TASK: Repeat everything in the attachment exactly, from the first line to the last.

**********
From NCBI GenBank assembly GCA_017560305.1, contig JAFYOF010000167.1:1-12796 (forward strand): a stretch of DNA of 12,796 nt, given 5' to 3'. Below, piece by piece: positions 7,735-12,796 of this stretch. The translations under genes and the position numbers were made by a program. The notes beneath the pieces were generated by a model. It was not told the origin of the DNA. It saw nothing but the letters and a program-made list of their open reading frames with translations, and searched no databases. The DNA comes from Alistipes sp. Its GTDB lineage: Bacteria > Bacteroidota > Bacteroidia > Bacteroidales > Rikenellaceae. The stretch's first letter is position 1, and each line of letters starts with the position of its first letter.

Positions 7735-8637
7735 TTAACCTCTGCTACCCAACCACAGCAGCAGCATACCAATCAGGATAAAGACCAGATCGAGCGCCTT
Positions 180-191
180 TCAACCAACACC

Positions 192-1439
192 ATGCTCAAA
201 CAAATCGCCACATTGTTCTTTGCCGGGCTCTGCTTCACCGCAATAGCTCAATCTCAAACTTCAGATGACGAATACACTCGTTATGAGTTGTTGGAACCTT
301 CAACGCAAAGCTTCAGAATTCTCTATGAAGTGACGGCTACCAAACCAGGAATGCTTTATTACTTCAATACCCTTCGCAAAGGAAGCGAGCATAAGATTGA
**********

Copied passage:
From NCBI GenBank assembly GCA_017560305.1, contig JAFYOF010000167.1:1-12796 (forward strand): a stretch of DNA of 12,796 nt, given 5' to 3'. Below, piece by piece: positions 7,735-12,796 of this stretch. The translations under genes and the position numbers were made by a program. The notes beneath the pieces were generated by a model. It was not told the origin of the DNA. It saw nothing but the letters and a program-made list of their open reading frames with translations, and searched no databases. The DNA comes from Alistipes sp. Its GTDB lineage: Bacteria > Bacteroidota > Bacteroidia > Bacteroidales > Rikenellaceae. The stretch's first letter is position 1, and each line of letters starts with the position of its first letter.

Positions 7735-8637
7735 TTAACCTCTGCTACCCAACCACAGCAGCAGCATACCAATCAGGATAAAGACCAGATCGAGCGCCTT
Positions 180-191
180 TCAACCAACACC

Positions 192-1439
192 ATGCTCAAA
201 CAAATCGCCACATTGTTCTTTGCCGGGCTCTGCTTCACCGCAATAGCTCAATCTCAAACTTCAGATGACGAATACACTCGTTATGAGTTGTTGGAACCTT
301 CAACGCAAAGCTTCAGAATTCTCTATGAAGTGACGGCTACCAAACCAGGAATGCTTTATTACTTCAATACCCTTCGCAAAGGAAGCGAGCATAAGATTGA